Indiana proves wacky liquor laws aren’t limited to Tennessee
Jul 15, 2013 at 8:42 AM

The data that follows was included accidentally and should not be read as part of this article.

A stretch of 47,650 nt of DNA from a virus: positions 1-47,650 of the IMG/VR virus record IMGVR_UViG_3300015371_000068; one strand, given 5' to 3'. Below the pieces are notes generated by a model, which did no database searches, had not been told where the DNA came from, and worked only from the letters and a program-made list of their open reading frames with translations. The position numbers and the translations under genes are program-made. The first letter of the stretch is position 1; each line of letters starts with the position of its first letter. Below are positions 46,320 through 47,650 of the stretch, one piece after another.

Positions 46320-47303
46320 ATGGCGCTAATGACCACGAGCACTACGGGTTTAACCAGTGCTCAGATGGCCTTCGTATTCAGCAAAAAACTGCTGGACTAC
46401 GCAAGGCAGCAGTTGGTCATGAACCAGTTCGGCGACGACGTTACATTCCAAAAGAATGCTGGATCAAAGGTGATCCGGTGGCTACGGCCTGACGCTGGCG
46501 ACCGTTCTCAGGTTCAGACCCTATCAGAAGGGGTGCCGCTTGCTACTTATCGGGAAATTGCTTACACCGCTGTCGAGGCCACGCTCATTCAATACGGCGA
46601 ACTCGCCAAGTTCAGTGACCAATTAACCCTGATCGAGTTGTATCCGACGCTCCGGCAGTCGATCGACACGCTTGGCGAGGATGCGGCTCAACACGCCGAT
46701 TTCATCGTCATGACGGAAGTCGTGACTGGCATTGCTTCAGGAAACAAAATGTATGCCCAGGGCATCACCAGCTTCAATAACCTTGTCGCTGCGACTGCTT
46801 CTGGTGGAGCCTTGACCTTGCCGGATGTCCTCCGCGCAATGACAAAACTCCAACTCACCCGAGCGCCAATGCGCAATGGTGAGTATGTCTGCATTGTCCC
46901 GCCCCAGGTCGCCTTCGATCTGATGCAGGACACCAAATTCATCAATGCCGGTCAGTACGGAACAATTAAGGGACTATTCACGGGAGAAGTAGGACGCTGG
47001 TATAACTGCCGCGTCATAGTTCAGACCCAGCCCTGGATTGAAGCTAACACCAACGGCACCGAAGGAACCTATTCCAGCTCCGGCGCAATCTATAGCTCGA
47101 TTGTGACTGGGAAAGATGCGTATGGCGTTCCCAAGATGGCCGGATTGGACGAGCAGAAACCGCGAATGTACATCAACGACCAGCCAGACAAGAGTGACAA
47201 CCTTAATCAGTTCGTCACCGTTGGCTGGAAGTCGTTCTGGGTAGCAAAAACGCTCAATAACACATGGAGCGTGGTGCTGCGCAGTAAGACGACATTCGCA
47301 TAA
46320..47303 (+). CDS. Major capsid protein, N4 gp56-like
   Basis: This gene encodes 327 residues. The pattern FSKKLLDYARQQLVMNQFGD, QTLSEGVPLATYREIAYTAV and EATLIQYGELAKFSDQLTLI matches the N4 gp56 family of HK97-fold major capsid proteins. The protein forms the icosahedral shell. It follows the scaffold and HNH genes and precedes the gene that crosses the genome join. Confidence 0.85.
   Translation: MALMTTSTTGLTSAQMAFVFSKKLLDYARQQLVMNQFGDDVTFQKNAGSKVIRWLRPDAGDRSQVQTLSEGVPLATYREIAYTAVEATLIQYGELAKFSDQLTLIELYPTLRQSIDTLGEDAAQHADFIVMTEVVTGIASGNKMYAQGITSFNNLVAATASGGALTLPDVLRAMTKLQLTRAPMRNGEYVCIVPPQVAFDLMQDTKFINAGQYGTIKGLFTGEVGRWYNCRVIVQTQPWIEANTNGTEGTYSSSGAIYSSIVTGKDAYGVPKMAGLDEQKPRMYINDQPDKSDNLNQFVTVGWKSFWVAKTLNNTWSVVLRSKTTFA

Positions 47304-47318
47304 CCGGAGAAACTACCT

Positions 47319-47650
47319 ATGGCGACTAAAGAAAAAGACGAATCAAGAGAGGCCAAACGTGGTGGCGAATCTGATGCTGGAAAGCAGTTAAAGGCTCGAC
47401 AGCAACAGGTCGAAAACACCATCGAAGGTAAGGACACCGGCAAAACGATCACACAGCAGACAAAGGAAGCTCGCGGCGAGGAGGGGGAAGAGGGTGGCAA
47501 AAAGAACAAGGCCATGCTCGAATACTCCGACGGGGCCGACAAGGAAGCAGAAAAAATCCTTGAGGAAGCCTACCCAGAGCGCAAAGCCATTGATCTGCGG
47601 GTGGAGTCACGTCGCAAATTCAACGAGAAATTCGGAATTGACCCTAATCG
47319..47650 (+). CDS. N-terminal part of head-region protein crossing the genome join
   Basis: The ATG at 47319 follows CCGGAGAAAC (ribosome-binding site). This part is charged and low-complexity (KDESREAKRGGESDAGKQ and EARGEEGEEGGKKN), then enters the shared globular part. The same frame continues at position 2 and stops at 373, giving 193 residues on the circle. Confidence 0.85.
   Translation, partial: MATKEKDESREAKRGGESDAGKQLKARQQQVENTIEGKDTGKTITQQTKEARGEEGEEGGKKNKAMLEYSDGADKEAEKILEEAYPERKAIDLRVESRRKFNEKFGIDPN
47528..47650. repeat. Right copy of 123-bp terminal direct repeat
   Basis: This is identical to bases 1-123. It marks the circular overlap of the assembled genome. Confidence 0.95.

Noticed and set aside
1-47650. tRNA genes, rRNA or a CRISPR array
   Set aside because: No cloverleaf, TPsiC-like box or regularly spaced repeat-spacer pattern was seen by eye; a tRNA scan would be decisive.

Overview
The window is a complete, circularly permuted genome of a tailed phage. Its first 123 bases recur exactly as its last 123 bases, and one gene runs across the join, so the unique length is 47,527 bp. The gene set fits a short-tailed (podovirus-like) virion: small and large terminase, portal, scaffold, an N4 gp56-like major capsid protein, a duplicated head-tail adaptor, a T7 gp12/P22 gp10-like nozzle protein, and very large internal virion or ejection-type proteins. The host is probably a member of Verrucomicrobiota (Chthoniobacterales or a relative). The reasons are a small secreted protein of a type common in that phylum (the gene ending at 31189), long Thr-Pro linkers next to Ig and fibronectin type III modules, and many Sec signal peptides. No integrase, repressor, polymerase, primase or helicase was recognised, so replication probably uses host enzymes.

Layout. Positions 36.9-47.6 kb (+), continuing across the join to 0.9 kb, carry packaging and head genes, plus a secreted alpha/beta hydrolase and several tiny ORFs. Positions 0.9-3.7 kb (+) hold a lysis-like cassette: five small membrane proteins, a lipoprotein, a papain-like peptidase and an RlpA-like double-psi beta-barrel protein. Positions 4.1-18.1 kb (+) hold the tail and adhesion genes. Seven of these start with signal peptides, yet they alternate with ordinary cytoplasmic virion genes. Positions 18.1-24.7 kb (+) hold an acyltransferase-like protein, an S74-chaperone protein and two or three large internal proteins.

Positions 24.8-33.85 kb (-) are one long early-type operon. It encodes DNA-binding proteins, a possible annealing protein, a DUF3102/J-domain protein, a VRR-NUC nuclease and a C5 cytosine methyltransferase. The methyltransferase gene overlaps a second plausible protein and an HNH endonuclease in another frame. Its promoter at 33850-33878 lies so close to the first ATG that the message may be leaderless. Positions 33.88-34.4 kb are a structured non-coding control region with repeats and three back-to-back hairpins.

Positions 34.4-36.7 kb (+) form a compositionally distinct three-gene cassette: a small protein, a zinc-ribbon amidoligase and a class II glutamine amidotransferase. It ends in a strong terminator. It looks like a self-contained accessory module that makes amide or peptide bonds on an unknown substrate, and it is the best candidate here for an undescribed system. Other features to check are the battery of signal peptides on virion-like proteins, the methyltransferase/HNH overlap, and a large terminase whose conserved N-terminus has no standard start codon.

I’ve often commented on Tennessee’s antiquated liquor laws. The “wine in grocery stores” bill, which has been bottled up in the state General Assembly for more than six years, is just one example of how confusing those regulations can be. The continuing debate on changing Tennessee’s existing liquor laws also demonstrates the lengths those who benefit from those regulations will go to protect the status quo.The good news, however, is that Tennessee is not the only state to have befuddling state liquor laws. Indiana’s laws might even be worst.Legislators in Indiana have been debating changes to that state’s liquor laws, which are even more eccentric than Tennessee’s. For example, you can’t purchase cold beer in a convenience or grocery store. Under Indiana law, such establishments are only allowed to sell warm beer.You have to go to a liquor store to buy a cold six-pack of brew.And forget about buying wine, beer or whiskey on Sunday in Indiana. The Hoosier State prohibits the sale of all alcoholic beverages on Sunday.As I told you, Indiana’s current liquor laws are pretty backward and, like Tennessee, are weighted heavily in favor of liquor store operators. And as in Tennessee, the liquor lobby is doing all it can to prevent any changes being made to Indiana’s laws.As a recent editorial in the Indianapolis Star observed:Officially, it’s supposed to be about deterring potential drunk drivers and attempting to ensure that minors can’t obtain alcohol illegally.In reality, it’s all about protecting a well-connected special interest — the package liquor store lobby, which has built strong financial and personal ties with key members of the Indiana General Assembly.Tennessee’s liquor laws prohibit grocery stores from selling wine and forbid liquor stores from selling beer (and oddly enough, ice). If you want to buy a bottle of wine in Tennessee you must go to a so-called package store licensed by the state Alcoholic Beverage Commission.For years, consumers have complained that this requirement makes no sense. In neighboring states like North Carolina and Virginia, wine — like beer — can be found on supermarket shelves. Not so in the Volunteer State, where the powerful liquor lobby has pretty much had its way on Capitol Hill.Earlier this year, it looked as if state Rep. Jon Lundberg, R-Bristol, would finally get his “wine in grocery stores” legislation to the House floor. The bill had escaped a close vote in a subcommittee and was being heard in the state House Local Government Committee when something very curious happened. The chairman of the committee, state Rep. Matthew “Boss” Hill, R-Jonesborough, unexpectedly voted to kill the bill.As I noted in a column in March, it was going be a close vote anyway, as it was in subcommittee, where House Speaker Beth Harwell, R-Nashville, exercised her right as speaker to give the bill the “aye” it needed to move on. She was expecting to do the same in the full committee, but that was before Hill surprised everyone and voted with those seeking to scuttle the wine bill.The Boss later said he was unhappy to see proponents try to ram the legislation through his committee without first hearing the amendments.It wasn’t long before talk began circulating here and in Nashville that some of his colleagues in the House were insisting an appropriation for the Jackson Theater in Hill’s Jonesborough district be axed from the new state budget (which it was).Many speculated it was in retaliation for Hill’s wine in grocery stores vote. Others said lawmakers didn’t think it was fair for the governor to single out a restoration project in one legislative district, while turning down equally worthy requests in others.Around the time of the wine bill debacle, Harwell had named Hill as a new member of the Tennessee Advisory Commission on Intergovernmental Relations. TACIR studies a number of issues important to municipal leaders, with annexation being one of the most talked about this year.When TACIR met in June to begin work, the Boss was not present. Hill had been replaced on the panel by state Rep. Mike Carter, R-Ooltewah. Although there was no official explanation given for the change, word in Nashville was that the move was further fallout from Hill’s wine vote.The ever-eloquent Hill, however, dismissed this rumor when Press staff writer Gary B. Gray asked him about it last week. The Boss said Carter — a sponsor of a bill to limit annexations — has temporarily replaced him as member of TACIR to help the board make changes to the annexation law.Once its work is done on the annexation issue, Hill said he will return to TACIR. I’ve never heard of such an arrangement before. It will be interesting to see how it turns out for Hill.I’m also curious to see what Hill will do if the wine bill comes back for a vote in his committee next year. If his Wikipedia listing is to be believed (you know how those entries can be tampered with), Hill was born in Indiana. If true, perhaps Hill has a deep-rooted fondness for wacky liquor laws. Robert Houk is Opinion page editor for the Johnson City Press. He can be reached at firstname.lastname@example.org.